- When the free phase ought to be winding up (trial expiring, user has reached the threshold of needing premium features), they should be seeing point-of-sale reminders, which hopefully increase in frequency as they draw closer to the point where they should purchase. If you can blend in analytics, it is even better to personalize them by quantifying their benefit since they started using your product (manual transactions saved, estimated time saved, etc.)
Regardless of which SaaS model you use, you will ultimately put your user at the point-of-sale where they must decide whether or not they will buy your product. Here are some best practices that you should consider for getting paying clients at the point-of-sale:
- Scrutinize your website’s explanation of your pricing, ask yourself if it can be made clearer, tiered differently, even differentiated by vertical market segment.
- Optimize your payment page, following the best practices of comparable e-commerce sites.
- Think beyond your subscriptions to how you might test some of your application’s other potential revenue streams, such as advertising, affiliate income from sales of complementary products and professional service packages.
A quick note about upselling and referral-based sales. If you sell additional modules to the users of your base package, ensure that these modules are presented in keeping with the basic user experience. For example, if your application uses tabs, premium modules should probably be integrated so they appear as grayed-out tabs. A client clicking on one tab could see marketing collateral the first-time, with sales offers on subsequent views. Users should never see a terse ‘module cannot be displayed’ error message. When it comes to selling via referrals, always structure your site so that a prospect can see clients that match the specific business problem they are trying to tackle. You can find this out anecdotally from existing clients or, if need be, by filtering your application’s analytics data into several segments, e.g. heavy report-module users, multi-location-users, etc.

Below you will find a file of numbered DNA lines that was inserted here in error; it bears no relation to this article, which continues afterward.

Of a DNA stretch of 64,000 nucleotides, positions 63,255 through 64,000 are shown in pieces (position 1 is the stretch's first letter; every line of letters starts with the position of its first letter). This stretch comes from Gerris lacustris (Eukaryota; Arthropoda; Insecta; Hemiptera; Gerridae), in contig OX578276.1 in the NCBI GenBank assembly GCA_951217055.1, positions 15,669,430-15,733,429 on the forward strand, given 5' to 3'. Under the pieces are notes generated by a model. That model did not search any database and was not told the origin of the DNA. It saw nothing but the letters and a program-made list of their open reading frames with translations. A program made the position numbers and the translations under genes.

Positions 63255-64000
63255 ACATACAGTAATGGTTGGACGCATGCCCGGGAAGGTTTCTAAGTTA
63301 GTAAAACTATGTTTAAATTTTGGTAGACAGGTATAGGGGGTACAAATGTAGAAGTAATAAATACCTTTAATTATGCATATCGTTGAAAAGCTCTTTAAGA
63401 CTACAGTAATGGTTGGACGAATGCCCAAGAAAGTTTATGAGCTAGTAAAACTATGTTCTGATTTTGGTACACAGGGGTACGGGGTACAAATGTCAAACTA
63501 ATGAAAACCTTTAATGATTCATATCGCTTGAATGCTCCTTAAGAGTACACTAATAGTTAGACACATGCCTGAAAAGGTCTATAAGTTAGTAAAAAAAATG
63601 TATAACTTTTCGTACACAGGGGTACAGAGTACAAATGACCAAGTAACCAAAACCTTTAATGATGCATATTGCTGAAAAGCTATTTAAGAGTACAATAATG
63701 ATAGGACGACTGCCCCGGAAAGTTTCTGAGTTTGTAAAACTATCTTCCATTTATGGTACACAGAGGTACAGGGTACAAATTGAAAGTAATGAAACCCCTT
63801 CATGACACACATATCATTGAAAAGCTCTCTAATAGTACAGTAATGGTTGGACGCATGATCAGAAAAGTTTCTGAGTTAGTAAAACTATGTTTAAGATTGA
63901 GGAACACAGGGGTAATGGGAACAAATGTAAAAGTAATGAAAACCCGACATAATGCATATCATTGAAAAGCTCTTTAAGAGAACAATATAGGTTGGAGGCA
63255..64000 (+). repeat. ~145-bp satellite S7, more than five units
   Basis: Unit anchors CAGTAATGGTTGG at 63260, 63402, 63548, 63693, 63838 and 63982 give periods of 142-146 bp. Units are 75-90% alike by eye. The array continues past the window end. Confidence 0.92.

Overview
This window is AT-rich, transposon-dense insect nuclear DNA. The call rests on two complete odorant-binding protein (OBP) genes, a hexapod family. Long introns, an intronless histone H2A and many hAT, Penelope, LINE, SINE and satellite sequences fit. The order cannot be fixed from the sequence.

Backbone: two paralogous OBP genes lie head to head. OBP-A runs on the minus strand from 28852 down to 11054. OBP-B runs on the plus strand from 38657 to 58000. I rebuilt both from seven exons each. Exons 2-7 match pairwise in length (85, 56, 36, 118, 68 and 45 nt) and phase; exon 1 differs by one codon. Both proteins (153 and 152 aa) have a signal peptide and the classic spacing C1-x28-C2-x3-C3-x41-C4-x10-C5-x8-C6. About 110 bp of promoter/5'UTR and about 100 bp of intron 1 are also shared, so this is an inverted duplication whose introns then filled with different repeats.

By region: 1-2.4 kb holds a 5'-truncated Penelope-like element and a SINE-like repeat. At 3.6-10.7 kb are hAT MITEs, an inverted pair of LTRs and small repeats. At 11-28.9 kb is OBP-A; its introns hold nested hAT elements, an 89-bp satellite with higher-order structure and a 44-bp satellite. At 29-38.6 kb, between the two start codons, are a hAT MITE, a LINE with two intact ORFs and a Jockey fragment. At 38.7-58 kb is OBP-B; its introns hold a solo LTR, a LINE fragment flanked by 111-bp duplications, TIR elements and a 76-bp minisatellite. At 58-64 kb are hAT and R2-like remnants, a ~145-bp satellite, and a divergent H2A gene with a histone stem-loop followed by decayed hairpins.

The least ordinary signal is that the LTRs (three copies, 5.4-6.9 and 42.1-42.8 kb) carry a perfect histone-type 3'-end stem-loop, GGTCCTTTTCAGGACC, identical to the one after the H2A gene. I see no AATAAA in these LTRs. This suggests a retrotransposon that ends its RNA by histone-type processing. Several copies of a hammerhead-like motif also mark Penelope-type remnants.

Not sure if these optimization techniques will work on your website? The good news is that these can all be tested – so you have nothing to lose by trying. If your company needs another reason to optimize your web conversions, you can take it from my friend Jeff Bennett of ServiceVantage. He’ll remind you that there is someone besides you cares about conversions, who sees them as direct indicators of future revenue. That someone is an investor, who, as Jeff likes to say, “won’t buy into your company until you’ve nailed your conversion rate.”
Whether you have a mobile app or a web-based SaaS offering, I hope these suggestions can be put to use in how your website markets your web-based technology. Remember how lucky you are, compared to other technology-based offerings; any boost you make to your conversion rate has a direct impact on your revenue. After all, you have the unique ability to not only generate leads with your site, you’re able to convert those leads into online sales.